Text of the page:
An activist who earlier this year called for repealing the state’s Growth Management Act now is responsible for helping Spokane County comply with the law.
On the recommendation of Commissioner Phil Harris, an outspoken GMA critic, commissioners on Tuesday voted unanimously to appoint Curt Messex to the county planning commission.
The planning commission hears from people who want to subdivide their land or change a zoning designation for more, less or different types of development.
These days, the board spends most of its time writing a new “comprehensive plan” for development. That’s a requirement of the GMA, as are other chores the board faces during the next few years.
Messex wrote in a March 3 letter published in The Spokesman-Review that the GMA ought to be repealed because it infringes on private property rights.
The law, which strives to control urban sprawl, requires counties to protect some areas from urban development.
“A root cause of the Soviet Union’s collapse was government destruction of private property rights,” wrote Messex.
Regarding the regional hearings boards that settle disputes over the GMA, Messex wrote: “I find the idea terrifying that a board I can’t vote for has the kind of power over my property spelled out by the GMA.”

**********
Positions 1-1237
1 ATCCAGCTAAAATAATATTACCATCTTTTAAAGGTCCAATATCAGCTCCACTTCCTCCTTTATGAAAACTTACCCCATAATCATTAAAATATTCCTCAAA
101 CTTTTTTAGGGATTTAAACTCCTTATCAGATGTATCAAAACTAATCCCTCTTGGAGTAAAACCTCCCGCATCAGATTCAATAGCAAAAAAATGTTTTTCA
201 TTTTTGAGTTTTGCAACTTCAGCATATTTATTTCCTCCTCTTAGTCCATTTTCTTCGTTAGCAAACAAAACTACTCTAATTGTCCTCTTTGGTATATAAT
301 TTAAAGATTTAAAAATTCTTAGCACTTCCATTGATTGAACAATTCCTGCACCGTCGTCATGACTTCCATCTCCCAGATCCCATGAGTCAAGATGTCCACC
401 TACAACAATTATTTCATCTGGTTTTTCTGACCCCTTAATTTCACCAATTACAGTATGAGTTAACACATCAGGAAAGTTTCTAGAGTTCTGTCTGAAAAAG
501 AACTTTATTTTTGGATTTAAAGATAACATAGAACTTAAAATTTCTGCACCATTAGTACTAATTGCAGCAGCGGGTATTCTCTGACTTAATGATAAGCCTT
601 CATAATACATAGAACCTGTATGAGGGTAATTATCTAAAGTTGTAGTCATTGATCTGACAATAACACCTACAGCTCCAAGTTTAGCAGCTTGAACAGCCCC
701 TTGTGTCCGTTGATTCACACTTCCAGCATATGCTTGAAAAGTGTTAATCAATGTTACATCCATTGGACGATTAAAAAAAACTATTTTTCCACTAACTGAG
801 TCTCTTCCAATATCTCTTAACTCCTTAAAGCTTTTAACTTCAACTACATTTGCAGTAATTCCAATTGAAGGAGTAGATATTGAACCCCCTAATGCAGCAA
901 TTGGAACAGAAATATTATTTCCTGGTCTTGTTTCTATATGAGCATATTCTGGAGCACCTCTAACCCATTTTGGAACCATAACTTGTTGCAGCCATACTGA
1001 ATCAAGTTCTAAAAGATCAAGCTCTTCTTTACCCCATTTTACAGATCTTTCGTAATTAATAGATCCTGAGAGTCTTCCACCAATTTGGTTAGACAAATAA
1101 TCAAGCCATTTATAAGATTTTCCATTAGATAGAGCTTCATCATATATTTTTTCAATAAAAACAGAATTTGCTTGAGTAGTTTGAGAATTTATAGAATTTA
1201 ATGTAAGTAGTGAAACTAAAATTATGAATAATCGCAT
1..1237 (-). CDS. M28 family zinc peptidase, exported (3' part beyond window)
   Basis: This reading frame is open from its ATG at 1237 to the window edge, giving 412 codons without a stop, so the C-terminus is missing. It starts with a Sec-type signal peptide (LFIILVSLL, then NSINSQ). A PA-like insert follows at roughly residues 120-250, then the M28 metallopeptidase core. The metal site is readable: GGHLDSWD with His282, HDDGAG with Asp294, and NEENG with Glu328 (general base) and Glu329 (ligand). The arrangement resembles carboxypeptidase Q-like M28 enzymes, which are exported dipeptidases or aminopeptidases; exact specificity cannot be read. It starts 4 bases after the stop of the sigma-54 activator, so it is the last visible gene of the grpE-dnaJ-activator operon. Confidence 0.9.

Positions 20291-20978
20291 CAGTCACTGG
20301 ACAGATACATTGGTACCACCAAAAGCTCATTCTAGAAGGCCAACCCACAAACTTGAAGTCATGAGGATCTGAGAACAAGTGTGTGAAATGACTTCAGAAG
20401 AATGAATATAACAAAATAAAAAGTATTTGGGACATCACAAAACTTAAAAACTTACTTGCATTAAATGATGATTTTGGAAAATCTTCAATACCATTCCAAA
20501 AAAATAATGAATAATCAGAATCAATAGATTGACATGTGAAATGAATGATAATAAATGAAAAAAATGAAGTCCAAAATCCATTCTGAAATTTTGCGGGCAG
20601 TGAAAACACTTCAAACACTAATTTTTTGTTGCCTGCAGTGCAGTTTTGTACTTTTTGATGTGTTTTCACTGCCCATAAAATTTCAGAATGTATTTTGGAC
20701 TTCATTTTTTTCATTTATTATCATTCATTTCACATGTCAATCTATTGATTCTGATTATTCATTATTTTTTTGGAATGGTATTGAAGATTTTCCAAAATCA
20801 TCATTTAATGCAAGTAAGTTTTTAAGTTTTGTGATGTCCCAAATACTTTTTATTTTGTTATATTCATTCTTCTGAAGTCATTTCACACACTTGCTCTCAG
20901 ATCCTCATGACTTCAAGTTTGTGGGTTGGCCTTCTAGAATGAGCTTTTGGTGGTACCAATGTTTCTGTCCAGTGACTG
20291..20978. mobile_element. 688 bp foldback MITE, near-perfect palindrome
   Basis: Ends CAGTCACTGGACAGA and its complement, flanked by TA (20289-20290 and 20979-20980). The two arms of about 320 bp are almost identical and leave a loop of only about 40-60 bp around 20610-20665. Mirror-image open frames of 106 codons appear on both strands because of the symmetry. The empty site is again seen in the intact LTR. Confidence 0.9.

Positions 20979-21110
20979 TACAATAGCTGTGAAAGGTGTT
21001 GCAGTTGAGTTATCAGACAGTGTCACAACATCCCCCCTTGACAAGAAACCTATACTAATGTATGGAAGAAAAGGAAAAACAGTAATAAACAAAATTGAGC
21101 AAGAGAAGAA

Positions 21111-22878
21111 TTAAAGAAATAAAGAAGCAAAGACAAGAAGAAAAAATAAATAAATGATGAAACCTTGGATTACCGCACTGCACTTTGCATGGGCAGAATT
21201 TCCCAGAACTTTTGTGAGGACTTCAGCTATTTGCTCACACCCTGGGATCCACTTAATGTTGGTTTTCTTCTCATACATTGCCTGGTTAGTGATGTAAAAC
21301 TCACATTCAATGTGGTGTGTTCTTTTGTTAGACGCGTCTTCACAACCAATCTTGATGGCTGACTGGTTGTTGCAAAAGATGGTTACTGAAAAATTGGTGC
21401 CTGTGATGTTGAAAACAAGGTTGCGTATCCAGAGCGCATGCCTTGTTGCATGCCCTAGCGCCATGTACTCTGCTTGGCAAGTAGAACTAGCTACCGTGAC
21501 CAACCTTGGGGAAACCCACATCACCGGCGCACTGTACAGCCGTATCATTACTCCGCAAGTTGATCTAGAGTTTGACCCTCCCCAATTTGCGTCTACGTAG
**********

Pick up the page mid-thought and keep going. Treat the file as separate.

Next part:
Like the three members of the Eastern Washington hearings board, the seven planning commission members are appointed.
Unlike the hearings board, the planning commission has little authority. Its decisions about individual pieces of property can be appealed to county commissioners. The board can only make recommendations about county policies, such as those relating to the GMA.
Messex, a Cheney resident and retired pilot, was out of town Wednesday and could not be reached for comment.
He came into prominence in the late 1980s when he fought construction of Spokane’s trash incinerator.
An independent candidate for county commissioner in 1990, he pulled out of the race just before the election, urging his supporters to vote for Republican Harris against incumbent Pat Mummey.
About 8,000 people voted for Messex anyway, splitting the anti-Mummey vote and - both Mummey and Harris believed - costing Harris the election.
Messex donated $45 to Harris’ victorious 1994 election, according to county records. That small contribution had nothing to do Messex’s appointment to the unpaid seat, said Harris.
“He supported me and so did something like 120,000 people who voted for me,” said Harris, himself a former planning commission member.
Harris said he hadn’t seen the letter to the editor and didn’t know Messex’s stand on the GMA.
“I probably could have guessed he’s a personal property rights advocate, as am I,” Harris said. “Knowing Curt, I really feel that he will go by the intent of GMA.”
Planning commission member Tom Hargreaves said he has no concerns about Messex joining the board.
“Frankly, I’m happy to see a diversity of opinion,” said Hargreaves, who supports the GMA. “It doesn’t serve the public well to have everyone in lock step.”
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